Bob Dylan at the Palladium, Night Three: Hollywood Swinging
Bob Dylan & His Band at the Hollywood Palladium, Thursday, October 15
Click here to read Falling James' review of night #1 of Dylan's three shows at the Palladium. Click here to read his review of the second night.
After the unexpectedly smooth vocal performances and the many sublime moments at the first two shows of Bob Dylan's three-night stand at the Hollywood Palladium, it's understandable and perhaps inevitable that there would be a slight letdown at the final concert. Thursday night, Dylan's vocals were raspier, and the mix wasn't quite as good, which by itself was a significant distraction, especially in comparison to the fuller, louder, slightly watery sound on Tuesday and especially Wednesday, when it seemed like everything was swimming in a sea of love.
(Editor's note: apparently security was being more vigilant during Thursday's show regarding video. Most of the clips are ... clipped. No photographs, either.)
But these mixed feelings also point to the subjective nature of musical experiences, which can be affected by everything from where you stand in the room to what you ate that day. If I hadn't happened to catch the first two nights of Dylan & His Band's shows in Hollywood, I would've thought that the Thursday-night concert was simply wonderful, with the usual ups and downs, perhaps, but also with the usual unusual surprises and irreplaceable, ephemerally transcendent, you-had-to-be-there gems. If anything, the set list on Thursday had more of my recent favorites, and the crowd was considerably more into it than the passive folks at the first two gigs. Perhaps it's unforgivably silly to attempt to play umpire here and rank the varying emotional responses to sonic vibrations bouncing off 4,000 pairs of ears over the course of three uncontrolled experiments in a pleasantly refurbished landmark ballroom. Didn't some guy once say, "Don't think twice, it's all right"?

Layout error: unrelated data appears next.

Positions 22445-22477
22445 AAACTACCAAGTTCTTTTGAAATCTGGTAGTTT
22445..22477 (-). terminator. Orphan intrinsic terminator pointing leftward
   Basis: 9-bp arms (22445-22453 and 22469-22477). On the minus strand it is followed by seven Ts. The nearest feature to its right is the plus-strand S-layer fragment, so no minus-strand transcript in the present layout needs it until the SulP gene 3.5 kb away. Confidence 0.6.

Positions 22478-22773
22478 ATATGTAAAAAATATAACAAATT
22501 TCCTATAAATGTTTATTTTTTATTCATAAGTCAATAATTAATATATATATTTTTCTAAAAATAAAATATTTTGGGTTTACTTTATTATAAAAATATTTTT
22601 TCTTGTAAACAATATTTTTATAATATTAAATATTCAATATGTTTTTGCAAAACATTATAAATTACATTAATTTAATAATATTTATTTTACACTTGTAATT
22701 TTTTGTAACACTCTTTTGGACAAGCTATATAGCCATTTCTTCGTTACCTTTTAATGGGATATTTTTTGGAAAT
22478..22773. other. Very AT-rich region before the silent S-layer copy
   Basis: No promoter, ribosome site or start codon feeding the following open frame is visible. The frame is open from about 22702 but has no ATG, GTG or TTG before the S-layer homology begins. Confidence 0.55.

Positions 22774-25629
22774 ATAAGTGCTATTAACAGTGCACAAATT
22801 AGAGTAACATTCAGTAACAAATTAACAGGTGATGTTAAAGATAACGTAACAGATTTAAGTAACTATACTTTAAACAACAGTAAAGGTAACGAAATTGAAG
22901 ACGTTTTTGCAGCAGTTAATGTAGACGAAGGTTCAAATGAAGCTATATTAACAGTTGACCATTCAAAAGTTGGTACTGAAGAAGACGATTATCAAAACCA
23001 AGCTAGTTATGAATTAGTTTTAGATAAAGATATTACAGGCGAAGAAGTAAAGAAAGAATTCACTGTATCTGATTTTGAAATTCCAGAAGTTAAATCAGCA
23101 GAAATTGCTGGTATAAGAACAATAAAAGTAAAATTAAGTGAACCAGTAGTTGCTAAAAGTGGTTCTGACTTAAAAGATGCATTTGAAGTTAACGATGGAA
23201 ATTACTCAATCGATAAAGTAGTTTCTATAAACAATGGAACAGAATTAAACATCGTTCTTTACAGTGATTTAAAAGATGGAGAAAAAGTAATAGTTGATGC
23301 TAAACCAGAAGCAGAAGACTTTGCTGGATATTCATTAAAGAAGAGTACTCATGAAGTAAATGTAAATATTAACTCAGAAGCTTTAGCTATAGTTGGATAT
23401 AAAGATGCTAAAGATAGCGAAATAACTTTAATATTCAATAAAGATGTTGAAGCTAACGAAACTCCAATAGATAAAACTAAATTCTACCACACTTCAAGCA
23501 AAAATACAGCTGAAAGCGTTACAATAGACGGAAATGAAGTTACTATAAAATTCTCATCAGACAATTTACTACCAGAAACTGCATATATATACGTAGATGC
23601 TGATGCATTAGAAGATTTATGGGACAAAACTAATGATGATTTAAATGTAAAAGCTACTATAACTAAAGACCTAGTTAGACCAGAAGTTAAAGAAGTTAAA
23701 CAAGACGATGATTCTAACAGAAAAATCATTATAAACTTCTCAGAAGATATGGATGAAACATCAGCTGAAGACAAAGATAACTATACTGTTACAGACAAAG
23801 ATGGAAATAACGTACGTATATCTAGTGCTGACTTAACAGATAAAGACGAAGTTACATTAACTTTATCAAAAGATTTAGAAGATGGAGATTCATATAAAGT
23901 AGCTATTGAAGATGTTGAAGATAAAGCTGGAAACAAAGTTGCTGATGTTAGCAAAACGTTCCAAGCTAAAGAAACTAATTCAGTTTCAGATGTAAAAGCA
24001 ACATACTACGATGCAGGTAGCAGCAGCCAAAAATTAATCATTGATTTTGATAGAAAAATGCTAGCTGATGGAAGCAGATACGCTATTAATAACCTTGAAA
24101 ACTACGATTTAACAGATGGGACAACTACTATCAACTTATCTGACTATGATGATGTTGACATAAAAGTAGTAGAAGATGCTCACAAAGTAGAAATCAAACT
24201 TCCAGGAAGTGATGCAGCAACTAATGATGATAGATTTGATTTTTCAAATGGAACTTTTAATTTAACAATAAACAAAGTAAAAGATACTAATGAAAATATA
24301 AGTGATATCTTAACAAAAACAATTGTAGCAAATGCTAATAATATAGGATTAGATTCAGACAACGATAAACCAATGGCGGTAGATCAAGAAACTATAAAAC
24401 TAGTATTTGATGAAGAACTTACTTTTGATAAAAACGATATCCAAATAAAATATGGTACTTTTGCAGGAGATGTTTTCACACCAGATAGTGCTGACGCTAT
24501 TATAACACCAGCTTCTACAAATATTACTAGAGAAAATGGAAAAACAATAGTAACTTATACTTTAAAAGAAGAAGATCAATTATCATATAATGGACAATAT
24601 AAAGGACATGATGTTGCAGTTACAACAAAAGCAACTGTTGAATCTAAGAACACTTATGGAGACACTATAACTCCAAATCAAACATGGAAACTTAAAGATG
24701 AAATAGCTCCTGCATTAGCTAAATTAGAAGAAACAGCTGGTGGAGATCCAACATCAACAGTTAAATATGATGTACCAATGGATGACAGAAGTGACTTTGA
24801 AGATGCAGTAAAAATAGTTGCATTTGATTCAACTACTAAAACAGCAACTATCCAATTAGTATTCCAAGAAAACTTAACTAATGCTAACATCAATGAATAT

Following the standard piped-in introduction/gratuitous Bob Dylan history lesson, the band ambled onstage, dressed tonight in matching grey suits with black shirts and black hats (apart from guitarist Charlie Sexton and multi-instrumentalist Donnie Herron, who weren't wearing hats). Dylan was attired in a black hat and one of his usual black suit-like outfits. He looked good for his age, a thin mustache framing his quick smile with a hint of wickedness as he hunched slightly over his electric keyboard.
The band kicked off with "Gonna Change My Way of Thinking," which also started Tuesday's show. It was a good version, but it didn't have the same fire & brimstone as it did the first night. The guitars sounded muted and toned down, which would be a problem the entire evening, and while you could generally hear the vocals, they didn't have the same clarity and bite, and you couldn't always pick up Dylan's subtler, quieter phrasings. The new sound system is still a million times better than the way it used to sound in the old Palladium, but the overall volume was quieter than it was the first two nights, until near the end.
Dylan switched gears on the very next song, "This Dream of You," a weepy Tex-Mex slow waltz from his most recent non-Santa Claus-related album, Together Through Life, which came out earlier this year. Sent aloft by Tony Garnier's gentle push of upright bass, Stu Kimball's salting of acoustic guitar and Donnie Herron's weave of electric mandolin, the song is tethered to Earth by Dylan's low, gruff vocals, making for an oddly beautiful contrast and a bittersweetly moving idyll so early in the set. "There's a moment when all old things/Become new again/But that moment might have come and gone," he lamented movingly. "Everything I touch seems to disappear."